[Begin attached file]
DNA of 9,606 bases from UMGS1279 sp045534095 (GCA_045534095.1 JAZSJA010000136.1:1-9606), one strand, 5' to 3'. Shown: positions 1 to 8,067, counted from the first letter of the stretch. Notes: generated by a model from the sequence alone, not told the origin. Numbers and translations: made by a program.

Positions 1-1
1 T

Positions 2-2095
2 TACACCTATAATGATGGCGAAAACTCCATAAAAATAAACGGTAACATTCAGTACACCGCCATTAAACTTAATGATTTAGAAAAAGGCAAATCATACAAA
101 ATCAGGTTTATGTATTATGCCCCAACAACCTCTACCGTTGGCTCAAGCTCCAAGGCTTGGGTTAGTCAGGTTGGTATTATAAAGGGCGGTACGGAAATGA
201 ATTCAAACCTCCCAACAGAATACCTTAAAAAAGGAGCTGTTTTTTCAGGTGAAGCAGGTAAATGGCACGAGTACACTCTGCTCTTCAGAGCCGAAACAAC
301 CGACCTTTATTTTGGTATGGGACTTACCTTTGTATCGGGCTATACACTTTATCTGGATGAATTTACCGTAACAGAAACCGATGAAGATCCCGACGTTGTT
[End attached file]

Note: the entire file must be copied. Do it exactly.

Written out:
DNA of 9,606 bases from UMGS1279 sp045534095 (GCA_045534095.1 JAZSJA010000136.1:1-9606), one strand, 5' to 3'. Shown: positions 1 to 8,067, counted from the first letter of the stretch. Notes: generated by a model from the sequence alone, not told the origin. Numbers and translations: made by a program.

Positions 1-1
1 T

Positions 2-2095
2 TACACCTATAATGATGGCGAAAACTCCATAAAAATAAACGGTAACATTCAGTACACCGCCATTAAACTTAATGATTTAGAAAAAGGCAAATCATACAAA
101 ATCAGGTTTATGTATTATGCCCCAACAACCTCTACCGTTGGCTCAAGCTCCAAGGCTTGGGTTAGTCAGGTTGGTATTATAAAGGGCGGTACGGAAATGA
201 ATTCAAACCTCCCAACAGAATACCTTAAAAAAGGAGCTGTTTTTTCAGGTGAAGCAGGTAAATGGCACGAGTACACTCTGCTCTTCAGAGCCGAAACAAC
301 CGACCTTTATTTTGGTATGGGACTTACCTTTGTATCGGGCTATACACTTTATCTGGATGAATTTACCGTAACAGAAACCGATGAAGATCCCGACGTTGTT